Euripides at Gray’s Inn

Gascoigne and Kinwelmersh’s Jocasta
  • Robert S. Miola


In 1566 players at Gray’s Inn staged the first performance of Greek tragedy in English, Euripides’ Phoenissae (“The Phoenician Women”) retitled Jocasta. Advertised on its title page (1573) as “written in Greek by Euripides, translated and digested into act[s] by George Gascoigne and Francis Kinwelmersh,” Jocasta is actually a translation of Lodovico Dolce’s Giocasta (1549).1 Here as elsewhere, Dolce practiced a creative imitatio, taking inventions, sayings, and plot structure from the ancients, togliendo le inventions le sentenze, e la testura da gli antichi, but freely omitting and creating along the way.2 Dolce based his Senecan adaptation not on the Greek original but on a Latin translation, perhaps that of R. Winter published at Basel in 1541. Gascoigne and Kinwelmersh then presented to their audience a “Euripides” three hands and three tongues removed from the original Greek.3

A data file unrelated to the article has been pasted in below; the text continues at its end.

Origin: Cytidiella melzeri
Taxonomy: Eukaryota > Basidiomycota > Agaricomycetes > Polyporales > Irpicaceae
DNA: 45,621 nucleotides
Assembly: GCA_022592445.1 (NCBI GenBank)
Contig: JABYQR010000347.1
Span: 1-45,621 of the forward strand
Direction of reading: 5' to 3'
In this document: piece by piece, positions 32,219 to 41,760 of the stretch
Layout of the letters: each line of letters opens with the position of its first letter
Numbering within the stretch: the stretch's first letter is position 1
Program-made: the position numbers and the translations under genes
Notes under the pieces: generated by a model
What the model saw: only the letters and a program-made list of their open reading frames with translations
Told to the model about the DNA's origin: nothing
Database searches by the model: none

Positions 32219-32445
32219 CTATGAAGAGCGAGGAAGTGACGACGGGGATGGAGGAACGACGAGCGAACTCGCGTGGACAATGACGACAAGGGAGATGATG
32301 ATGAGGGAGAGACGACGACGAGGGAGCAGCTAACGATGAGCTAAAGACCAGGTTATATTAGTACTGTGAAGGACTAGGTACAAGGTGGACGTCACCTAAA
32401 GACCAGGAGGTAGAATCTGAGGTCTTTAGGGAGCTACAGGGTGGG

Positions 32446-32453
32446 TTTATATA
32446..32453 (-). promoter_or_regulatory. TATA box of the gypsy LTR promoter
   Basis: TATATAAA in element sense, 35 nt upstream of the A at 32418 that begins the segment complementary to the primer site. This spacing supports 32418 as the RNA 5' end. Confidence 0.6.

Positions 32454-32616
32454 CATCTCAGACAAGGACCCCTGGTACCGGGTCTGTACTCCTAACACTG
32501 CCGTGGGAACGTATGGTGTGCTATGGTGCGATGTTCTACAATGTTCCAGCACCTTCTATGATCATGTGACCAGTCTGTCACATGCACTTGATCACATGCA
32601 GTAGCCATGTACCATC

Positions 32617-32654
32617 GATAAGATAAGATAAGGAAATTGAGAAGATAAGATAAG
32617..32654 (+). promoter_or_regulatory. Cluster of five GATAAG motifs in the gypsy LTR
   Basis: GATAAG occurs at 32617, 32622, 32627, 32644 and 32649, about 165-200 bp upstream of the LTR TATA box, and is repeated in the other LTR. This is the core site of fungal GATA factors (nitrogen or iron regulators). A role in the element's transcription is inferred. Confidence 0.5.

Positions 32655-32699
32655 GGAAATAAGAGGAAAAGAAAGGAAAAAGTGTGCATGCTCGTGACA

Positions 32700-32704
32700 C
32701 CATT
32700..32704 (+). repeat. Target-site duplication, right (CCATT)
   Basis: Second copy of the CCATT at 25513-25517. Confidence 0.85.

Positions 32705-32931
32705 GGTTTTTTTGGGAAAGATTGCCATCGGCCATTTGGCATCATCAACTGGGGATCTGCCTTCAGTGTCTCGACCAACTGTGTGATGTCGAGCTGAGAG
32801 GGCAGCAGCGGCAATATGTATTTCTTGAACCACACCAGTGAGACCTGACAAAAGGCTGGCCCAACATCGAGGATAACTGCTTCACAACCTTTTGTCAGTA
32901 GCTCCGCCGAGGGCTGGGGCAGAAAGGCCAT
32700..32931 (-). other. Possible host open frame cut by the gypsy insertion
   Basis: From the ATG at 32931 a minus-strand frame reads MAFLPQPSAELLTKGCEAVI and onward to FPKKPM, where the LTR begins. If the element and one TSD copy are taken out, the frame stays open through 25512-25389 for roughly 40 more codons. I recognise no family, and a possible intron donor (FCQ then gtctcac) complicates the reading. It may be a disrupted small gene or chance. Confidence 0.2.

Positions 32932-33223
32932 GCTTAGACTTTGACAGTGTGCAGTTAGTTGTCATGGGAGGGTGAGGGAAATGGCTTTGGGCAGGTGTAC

Greek Tragedy Latin Translation Greek Original Loeb Classical Library Tragic Hero 


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  1. 1.
    Jocasta first appeared in George Gascoigne’s A Hundreth Sundrie Flowres (1573); modernizing the spelling, I quote this play and Dolce’s Giocasta from Supposes and Jocasta, ed. John W. Cunliffe (Boston: D.C. Heath, 1906). Citations to Euripides are to Phoenissae, ed. Donald J. Mastronarde (Cambridge UP, 1994). Unless otherwise noted, all translations are mine. For the Greek I have consulted The Loeb Classical Library, Euripides with an English Translation, ed. and trans. Arthur S. Way, vol. 3 (1912, rpt. 1979).Google Scholar
  2. 2.
    Lodovico Dolce, Tragedie (Venice, 1560), sig. Aiiv. On Dolce as translator see Ronnie H. Terpening, Lodovico Dolce, Renaissance Man of Letters (U of Toronto P, 1997), 92–94.Google Scholar
  3. 3.